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  • 29th Jun 2022

Defaulting deposits, limiting harm

Results from an online trial show clear insights for gambling policy

You get to the end of the month, and pay day hasn’t yet hit. You have about a tenner left in your account for the next couple of days. The Men’s Wimbledon final is tomorrow and you just saw that the odds on Djokavic winning are 15/1—an unbelievable deal! You could win big… Do you place it?

Deposit limits are one way that people can manage their gambling spend. They let people plan in advance how much they would be willing to spend (or lose, essentially) while gambling. This means that people can set limits when they are in a ‘cold’ rather than a ‘hot’ emotional state, where they’re better at making decisions that are in their best interest.

Imagine the above scenario where you committed to a monthly limit and you have already reached your cap. This can act as a hard stop from you spending more than the “rational you” would like. 

The good thing is, all UK gambling companies offer deposit limits. However, only around 1 in 5 gambling accounts choose to use them. Of these accounts, more than 1 in 3 set limits in excess of £50,000. Can people really afford to lose that much?

In 2021, we published results from our field test on whether the anchoring effect (i.e., the tendency for our choices to be influenced by reference points) changed the deposit limits people set. We saw people reduce their limits by almost half when large pre-set amounts were removed from view.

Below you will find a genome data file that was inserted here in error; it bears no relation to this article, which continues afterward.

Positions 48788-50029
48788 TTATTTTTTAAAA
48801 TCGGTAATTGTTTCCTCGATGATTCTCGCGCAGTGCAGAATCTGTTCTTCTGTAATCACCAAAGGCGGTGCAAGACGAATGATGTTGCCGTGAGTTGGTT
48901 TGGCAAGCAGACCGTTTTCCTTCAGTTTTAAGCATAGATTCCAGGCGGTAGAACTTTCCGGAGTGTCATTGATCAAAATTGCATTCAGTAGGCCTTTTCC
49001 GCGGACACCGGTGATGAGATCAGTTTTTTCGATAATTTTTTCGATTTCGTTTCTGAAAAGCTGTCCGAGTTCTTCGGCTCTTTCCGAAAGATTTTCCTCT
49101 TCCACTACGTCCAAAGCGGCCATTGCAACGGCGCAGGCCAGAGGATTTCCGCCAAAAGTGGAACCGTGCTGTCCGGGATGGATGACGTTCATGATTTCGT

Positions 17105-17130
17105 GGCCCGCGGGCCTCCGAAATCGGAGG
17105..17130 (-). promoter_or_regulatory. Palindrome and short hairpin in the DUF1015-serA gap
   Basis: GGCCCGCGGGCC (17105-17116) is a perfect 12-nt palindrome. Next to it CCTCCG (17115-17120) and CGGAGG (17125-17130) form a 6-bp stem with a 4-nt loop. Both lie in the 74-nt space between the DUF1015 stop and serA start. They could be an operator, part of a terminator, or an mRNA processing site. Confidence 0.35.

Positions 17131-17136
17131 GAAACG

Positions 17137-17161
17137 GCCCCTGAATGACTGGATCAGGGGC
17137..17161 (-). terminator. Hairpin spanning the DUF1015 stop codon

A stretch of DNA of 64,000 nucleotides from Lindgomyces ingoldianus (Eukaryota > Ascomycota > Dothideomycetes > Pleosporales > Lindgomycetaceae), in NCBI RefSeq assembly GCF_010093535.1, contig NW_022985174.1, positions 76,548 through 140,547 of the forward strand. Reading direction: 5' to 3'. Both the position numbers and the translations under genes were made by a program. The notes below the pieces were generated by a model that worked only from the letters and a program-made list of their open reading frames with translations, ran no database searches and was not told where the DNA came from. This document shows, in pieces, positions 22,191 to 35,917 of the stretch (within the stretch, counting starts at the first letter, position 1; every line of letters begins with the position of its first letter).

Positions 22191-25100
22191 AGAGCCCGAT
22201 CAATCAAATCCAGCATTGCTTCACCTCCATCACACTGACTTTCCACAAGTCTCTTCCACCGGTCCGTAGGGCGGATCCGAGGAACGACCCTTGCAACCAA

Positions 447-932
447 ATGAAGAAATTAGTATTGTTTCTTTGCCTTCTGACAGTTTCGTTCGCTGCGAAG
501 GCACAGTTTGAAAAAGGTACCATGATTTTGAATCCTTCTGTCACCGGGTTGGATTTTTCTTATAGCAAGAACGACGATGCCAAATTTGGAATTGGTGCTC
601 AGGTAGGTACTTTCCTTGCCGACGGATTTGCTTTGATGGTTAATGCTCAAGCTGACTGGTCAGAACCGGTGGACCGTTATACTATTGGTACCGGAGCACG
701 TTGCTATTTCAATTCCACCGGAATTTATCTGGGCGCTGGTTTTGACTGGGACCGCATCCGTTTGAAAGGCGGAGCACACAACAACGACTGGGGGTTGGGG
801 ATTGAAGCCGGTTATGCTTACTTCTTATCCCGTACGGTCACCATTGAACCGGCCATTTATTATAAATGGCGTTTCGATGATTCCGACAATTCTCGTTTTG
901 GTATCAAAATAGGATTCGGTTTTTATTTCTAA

Building on this finding—and the success seen in using defaults, for example, to automatically enrol workers into pension plans—we wondered: Would a mandatory deposit limit help people minimise their losses? How should it be designed to best serve consumers?

Default deposit limits work

We ran an online trial with Predictiv to help answer these questions and more. We found that making deposit limits mandatory and giving people a default limit with a pre-set amount that they could change if they wanted to significantly decreased the limits they set.

People didn’t feel overly restricted by our relatively arbitrary pre-set default limit of £50, even when they encountered an extra step (i.e., friction) to change it. In fact, 6 in 10 trial participants supported a mandatory limit, believing it should be set based on income.

What we did

We ran a set of online trials to test whether renaming and redesigning deposit limits affected their appeal and to explore people’s motivations for setting a limit. Our sample included 2,114 UK adults and over-represented people who gamble regularly.

We tested whether the name of the deposit limit (e.g., calling it a ‘spending cap’ or ‘loss protector’) would affect take-up, and whether making a deposit limit mandatory with a default amount provided would influence people’s decisions.

For the latter, participants were randomly assigned to set a deposit limit in one of four different ways, as shown below. After setting their limit, we asked them questions to gauge how they felt about the screen they interacted with and about their overall sentiments around deposit limit tools.

Download our report on deposit limits

Deposit limit screens 

Optional free text. This version allowed participants to set a limit of any amount if they wanted to, but it wasn’t mandatory. This mirrors the optionality of most deposit limits in the real world.